I learned about this project from Sarina Tang in 2012. She mentioned this project during dinner with other curators at her house in Beijing and I was lucky to get a copy of this publication.
The project involves a process of research, visit and stay with the Mosuo community who lives by the Lugu Lake close to the Tibetan border. The team, Mathilde ter Heijne, Xing Li, Andrea Cavazutti, Leon Lee, Lin Jing and Sarina herself as the producer spent about 10 days living with the community. The book and illustration came about based on their experience, research and travel – almost like a journal of the artist but also collaged with social facts and drawings.
The Mosuo community frequently described as having a matriarchal culture. They have aspects of a matriarchal culture: women are often the head of the house, inheritance is through the female line, and women make business decisions.
To be honest this description does not really help me getting a good idea on what it is like living in a matriarchal culture. The publication helps to give an introduction and interesting curious culture such as how they particularly build their house pillars that supports the roof from the same tree.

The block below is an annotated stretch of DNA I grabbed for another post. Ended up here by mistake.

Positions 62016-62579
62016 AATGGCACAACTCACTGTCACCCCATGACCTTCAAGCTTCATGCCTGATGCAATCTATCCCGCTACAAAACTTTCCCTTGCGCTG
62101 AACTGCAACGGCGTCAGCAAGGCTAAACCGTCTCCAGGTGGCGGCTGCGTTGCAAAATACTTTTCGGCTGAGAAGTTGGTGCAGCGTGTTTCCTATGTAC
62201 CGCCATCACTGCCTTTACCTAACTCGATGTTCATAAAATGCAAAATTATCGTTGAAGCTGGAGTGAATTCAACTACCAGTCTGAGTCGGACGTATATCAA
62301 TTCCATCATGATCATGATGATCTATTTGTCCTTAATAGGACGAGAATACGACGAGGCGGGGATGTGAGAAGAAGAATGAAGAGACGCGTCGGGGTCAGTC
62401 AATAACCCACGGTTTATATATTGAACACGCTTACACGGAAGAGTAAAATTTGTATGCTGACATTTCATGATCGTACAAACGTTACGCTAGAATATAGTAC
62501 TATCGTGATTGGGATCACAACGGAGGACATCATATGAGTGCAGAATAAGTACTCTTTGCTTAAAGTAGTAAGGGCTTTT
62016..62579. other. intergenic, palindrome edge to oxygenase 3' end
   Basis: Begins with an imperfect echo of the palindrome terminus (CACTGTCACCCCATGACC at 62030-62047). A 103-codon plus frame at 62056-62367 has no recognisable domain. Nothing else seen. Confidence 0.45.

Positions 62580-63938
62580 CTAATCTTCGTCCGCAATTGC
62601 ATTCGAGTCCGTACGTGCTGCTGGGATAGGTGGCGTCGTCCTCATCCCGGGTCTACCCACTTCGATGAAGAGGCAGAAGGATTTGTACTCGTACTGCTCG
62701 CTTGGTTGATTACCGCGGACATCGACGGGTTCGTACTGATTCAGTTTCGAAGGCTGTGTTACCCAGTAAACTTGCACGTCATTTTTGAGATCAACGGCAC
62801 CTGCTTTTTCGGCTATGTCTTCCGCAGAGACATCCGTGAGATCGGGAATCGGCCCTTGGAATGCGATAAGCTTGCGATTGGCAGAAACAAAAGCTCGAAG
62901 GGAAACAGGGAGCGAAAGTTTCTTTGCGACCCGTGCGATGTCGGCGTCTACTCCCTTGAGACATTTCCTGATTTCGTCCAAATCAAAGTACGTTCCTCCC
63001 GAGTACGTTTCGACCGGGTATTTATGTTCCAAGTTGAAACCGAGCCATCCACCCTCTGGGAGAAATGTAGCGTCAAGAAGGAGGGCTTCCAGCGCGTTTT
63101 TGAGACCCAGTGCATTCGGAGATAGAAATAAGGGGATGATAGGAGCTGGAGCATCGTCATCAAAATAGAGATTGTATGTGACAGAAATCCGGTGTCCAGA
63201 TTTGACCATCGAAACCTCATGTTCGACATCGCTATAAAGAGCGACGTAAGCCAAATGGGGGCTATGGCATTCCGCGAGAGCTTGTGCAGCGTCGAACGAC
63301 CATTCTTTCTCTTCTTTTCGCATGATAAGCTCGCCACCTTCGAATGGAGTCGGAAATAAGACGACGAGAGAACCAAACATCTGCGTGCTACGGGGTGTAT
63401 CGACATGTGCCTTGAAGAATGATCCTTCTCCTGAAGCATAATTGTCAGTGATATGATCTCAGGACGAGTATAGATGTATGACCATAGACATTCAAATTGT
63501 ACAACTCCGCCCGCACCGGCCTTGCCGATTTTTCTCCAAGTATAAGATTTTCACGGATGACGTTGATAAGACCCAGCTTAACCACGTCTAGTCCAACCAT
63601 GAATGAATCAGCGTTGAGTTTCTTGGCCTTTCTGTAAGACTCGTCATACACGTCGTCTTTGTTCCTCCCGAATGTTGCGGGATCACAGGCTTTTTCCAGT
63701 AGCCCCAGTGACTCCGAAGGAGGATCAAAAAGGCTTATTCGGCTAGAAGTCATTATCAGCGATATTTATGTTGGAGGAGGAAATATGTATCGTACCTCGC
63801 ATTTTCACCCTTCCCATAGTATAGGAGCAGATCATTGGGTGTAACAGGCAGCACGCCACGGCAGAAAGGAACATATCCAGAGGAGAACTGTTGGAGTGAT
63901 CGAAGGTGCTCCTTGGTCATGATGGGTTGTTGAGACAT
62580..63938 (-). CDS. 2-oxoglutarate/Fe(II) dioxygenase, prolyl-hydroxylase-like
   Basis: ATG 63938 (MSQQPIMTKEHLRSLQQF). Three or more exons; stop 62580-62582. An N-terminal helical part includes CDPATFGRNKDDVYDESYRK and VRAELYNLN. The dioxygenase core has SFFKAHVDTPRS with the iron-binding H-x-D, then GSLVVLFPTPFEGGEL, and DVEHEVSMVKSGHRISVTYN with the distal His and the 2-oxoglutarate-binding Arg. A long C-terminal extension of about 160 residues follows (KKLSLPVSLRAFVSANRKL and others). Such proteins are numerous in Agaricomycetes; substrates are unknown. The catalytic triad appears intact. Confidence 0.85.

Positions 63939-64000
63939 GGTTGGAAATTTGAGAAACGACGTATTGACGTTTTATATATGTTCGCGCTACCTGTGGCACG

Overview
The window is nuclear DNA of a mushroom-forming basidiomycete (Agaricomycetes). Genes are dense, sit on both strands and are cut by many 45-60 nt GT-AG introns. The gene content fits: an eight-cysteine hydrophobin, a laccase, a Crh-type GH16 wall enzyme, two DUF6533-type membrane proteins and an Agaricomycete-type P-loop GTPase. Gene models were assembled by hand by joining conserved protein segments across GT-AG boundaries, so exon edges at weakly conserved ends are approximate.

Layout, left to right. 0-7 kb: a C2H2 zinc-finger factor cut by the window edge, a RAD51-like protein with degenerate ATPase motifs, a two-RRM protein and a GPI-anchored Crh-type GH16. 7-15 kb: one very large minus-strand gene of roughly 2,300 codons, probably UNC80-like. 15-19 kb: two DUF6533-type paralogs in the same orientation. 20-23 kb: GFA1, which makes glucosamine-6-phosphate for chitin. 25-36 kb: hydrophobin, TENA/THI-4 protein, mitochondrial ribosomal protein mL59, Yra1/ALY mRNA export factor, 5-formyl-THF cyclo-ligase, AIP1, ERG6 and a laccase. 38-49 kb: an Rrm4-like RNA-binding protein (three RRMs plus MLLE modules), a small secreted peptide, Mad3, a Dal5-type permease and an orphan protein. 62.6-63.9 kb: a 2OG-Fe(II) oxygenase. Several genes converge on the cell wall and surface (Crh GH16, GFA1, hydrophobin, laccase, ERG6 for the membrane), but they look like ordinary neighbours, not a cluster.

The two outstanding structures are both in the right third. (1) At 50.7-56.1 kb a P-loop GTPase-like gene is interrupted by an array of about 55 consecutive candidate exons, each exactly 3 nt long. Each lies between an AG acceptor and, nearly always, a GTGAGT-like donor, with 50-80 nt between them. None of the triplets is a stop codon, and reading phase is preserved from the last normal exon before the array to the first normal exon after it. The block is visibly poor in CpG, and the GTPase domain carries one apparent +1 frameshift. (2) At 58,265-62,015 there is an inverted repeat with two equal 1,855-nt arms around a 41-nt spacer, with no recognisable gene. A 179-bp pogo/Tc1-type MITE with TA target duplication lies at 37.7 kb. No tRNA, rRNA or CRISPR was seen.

The fascination with Mosuo community attracts many people to study their way of living. I mean how could one not. Below is a photo of a Zumu I found on the internet from a photographer Chad Ingraham. The photo was not produced related with The Empire of Women, Not A Fairytale project, but independently. A great illustration of what Zumu or a communal space of a Mosuo home is best explained in ter Heijne publication:
Before the Mosuo build a house, a hole is dug into the earth in which a pot with grain, fruit, gold and silver is placed. This offering is covered with stones and above it the sacred fireplace is built.
The house is then built around the fireplace, and as soon as it is completed, the first activity is lighting the fireplace. This is how the fireplace goddess comes into the house to bless it. (an excerpt from The Empire of Women Not A Fairy Tale)
The project ends with an exhibition “Mosuo Fireplace Goddess” – the artist manages to bring an exact replica of a Mosuo home into a gallery exhibit area. The artist took on a challenge to display the Mosuo’s way of living within an exhibition setting. This project was made possible by the support of Currents Arts and Music www.currents.cc.
I particularly find this project worth doing and that more people should do it. However, I do have some critique – I wish there were more participation and activities from the Mosuo people themselves.